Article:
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Risk Controversies visualized

The Development of Internet based Argumentation Maps

The architecture of the dietary supplements controversy

In a cooperation between the Munich team and the team from Manchester University (Danny Richards, Liam Heaphy, Nick Dunn, Albena Yaneva) an animation has been designed for the dietary supplement case. With data taken from the Risk-Cartography database the team from the MAC at Manchester University invented a dynamic form of animation that shows actors related to concerns. Unlike in Risk-Cartography, in this animation the distance between the actors has a meaning: actors who share more statements are shown closer to each other. Actors are closer to a concern, if they are very active in discussing about the concern.

The animation gives a quick overview of the controversy

The worldview gives an impression about the whole debate. We can see all the concerns and all the actors at once. It might take some time for the user to get comfortable with all the information at hand but it becomes obvious quite fast which actors are active in which concerns. Compared to Risk-Cartography the animation has the advantage to give this information at the very first view. It might be worth discussing to use the animation as a starting point in Risk-Cartography instead of the arbitrary assemblages that are used at the moment.

Clusters of Actors for every matter of concern

The animation shows for each concern how actors are related to each other. In one concern, two actors can be very close while they will be very distant in the next concern. For participative processes these pictures can help planners to represent the whole spectrum of actors. The first concern of the animation "Can there be performance-enhanced effects in sports by dietary supplements?" shows three clusters of actors: two represent the industry (Herbalife, Neuform), one represents the state (Federal Institute for Risk Assessment) and the three others are a University and two consumer associations. Going through the entire animation, the user will find actors in different clusters. There will be actors that tend to be in separate clusters but not in every concern. This illustrates very nice what we always observe when we study controversies: It is not possible to make simple pro/con orders for actors in a controversy and every grouping of actors is only one version of multiple possibilities.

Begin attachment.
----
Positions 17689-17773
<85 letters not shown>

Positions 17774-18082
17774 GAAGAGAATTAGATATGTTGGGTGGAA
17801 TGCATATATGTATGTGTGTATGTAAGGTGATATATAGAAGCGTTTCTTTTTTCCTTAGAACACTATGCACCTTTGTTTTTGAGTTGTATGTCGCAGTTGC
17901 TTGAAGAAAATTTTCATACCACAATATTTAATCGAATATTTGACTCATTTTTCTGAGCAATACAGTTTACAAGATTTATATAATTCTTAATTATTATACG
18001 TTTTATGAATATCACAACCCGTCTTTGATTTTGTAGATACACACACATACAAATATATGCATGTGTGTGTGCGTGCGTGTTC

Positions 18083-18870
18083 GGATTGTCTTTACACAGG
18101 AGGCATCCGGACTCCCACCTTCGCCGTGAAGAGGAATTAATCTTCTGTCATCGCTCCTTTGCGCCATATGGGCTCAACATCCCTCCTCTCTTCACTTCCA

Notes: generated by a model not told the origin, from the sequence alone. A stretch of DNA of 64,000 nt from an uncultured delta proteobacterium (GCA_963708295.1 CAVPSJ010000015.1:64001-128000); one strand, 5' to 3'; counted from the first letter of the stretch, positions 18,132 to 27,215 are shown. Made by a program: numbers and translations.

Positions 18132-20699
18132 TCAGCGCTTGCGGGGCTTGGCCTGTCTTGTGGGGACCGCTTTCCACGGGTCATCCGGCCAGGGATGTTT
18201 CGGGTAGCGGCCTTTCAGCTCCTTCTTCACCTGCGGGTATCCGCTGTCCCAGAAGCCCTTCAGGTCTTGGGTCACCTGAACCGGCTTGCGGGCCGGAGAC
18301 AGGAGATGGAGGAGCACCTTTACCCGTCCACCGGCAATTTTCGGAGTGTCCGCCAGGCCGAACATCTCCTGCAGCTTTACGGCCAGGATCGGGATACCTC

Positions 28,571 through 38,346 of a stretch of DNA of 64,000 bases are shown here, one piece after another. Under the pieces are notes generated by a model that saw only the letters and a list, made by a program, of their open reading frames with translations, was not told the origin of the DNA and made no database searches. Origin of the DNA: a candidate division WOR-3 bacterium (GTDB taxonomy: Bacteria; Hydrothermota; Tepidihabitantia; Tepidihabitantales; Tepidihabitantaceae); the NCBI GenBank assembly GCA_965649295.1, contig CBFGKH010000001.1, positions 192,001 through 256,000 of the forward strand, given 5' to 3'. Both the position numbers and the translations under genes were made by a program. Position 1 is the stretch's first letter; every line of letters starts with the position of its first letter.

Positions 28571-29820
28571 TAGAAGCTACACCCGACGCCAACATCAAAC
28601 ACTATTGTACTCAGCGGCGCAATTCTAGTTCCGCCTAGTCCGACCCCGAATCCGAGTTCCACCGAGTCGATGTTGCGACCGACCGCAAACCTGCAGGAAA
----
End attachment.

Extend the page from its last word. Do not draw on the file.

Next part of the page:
Users who want to know more about the actors or their statements after watching the animation will find their way through Risk-Cartography very easy because they already have an impression of the "big picture".


We are happy about your comments. You will need the Quicktime player to see the animation.

(Animation by Danny Richards, Liam Heaphy, Nick Dunn, Albena Yaneva.)

Macospol 7th Framework